Baltimore was not under attack yesterday. Nor was it defending itself from one.
But the sight of two A-10 "Warthog" jets roaring over the city unnerved more than a few people, sparked frantic calls to police and created a spectacle for those enjoying a warm afternoon outside.
"Everyone was looking up," said Dianna Garrison, a dock coordinator with Harbor Shuttle, a water taxi at the Inner Harbor. "It looked like they were feet away from the World Trade Center, especially when they were on their sides."
The ominous-looking planes -- used for slow, low-level attacks on enemy tanks, artillery and troops -- were practicing for a scheduled flyover during Monday's Opening Day Orioles game at Camden Yards.
But with a war raging in Yugoslavia and no warning of the drill from Maryland Air National Guard, whose pilots flew yesterday's mission, many people thought the worst. Either fighting had broken out in Charm City or the planes were about to clip the top of a downtown high-rise.
"One person called and said it was really low," said police emergency dispatcher Kimberly Gruber. "People were concerned." She said dispatchers had not been informed of the flyover.
William Lee, a parking attendant at the NationsBank building on North Calvert Street, said the noise "was real loud. That's why I came outside." A woman called The Sun and said she thought "something was happening. It reminded me of the Second World War."
Given the firepower an A-10 packs, the unease of Baltimore citizenry seemed justified. The 53-foot-long plane can fly 518 mph and has a 30 mm, seven-barrel cannon mounted in the nose that can fire 4,200 rounds a minute.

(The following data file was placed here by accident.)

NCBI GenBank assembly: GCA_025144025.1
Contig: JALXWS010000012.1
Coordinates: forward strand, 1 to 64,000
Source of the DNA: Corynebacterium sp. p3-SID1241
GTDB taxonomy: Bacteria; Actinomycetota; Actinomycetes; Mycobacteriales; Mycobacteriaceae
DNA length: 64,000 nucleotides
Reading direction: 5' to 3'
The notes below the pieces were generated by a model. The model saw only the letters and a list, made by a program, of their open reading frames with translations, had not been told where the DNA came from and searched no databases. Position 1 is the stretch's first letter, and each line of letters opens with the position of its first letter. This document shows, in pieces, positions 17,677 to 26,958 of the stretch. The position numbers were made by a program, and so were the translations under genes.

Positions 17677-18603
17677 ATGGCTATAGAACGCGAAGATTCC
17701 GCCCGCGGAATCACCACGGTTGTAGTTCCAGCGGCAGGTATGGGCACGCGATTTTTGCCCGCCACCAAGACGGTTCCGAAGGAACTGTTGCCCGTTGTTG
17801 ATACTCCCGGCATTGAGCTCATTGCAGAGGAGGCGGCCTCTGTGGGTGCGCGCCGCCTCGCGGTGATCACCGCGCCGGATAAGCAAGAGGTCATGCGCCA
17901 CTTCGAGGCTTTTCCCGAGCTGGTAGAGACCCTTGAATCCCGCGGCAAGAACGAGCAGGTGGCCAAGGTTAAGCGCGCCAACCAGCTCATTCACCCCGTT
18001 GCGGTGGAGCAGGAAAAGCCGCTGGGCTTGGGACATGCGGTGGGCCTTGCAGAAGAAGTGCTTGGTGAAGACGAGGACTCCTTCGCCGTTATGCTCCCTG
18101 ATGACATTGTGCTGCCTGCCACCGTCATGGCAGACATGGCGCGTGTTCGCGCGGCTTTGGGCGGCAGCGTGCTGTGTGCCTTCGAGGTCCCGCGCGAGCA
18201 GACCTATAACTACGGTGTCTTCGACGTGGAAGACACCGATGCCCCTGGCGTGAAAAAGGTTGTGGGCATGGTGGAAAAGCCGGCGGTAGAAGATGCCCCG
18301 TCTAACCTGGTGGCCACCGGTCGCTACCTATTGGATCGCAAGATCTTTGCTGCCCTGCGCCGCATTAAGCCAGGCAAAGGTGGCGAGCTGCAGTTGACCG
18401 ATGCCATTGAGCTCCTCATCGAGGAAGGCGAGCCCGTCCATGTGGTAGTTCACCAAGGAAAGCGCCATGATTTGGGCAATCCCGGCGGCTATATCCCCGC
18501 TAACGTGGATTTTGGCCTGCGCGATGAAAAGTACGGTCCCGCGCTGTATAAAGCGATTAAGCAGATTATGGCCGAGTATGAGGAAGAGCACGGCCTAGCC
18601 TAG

A-10 jets are being used by NATO to attack Serbian ground troops. The two planes that people saw yesterday flew missions in Bosnia in 1994 and 1996 to enforce NATO no-fly zones.
The two planes took off about 3 p.m. from the Maryland Air National Guard headquarters at Martin State Airport in Middle River, flew over Camden Yards three times and did several loops around the city.
Capt. Drew Sullins, a guard spokesman, said flight records show neither plane went lower than 1,500 feet above the city. He said the flights were part of required safety drills leading up to Monday's game, asked for by the Orioles several months ago, before NATO started its bombing campaign.
"Given the heightened state of what is going with these airstrikes, the good folks of Baltimore see attack jets flying over their city and they wonder what's up," Sullins said. "We do it for safety, so we don't have some kind of disaster with 48,000 people at Camden Yards."
He conceded, however, "that we probably should have done something to get the word out. We do apologize if we got anybody alarmed."
Pub Date: 4/03/99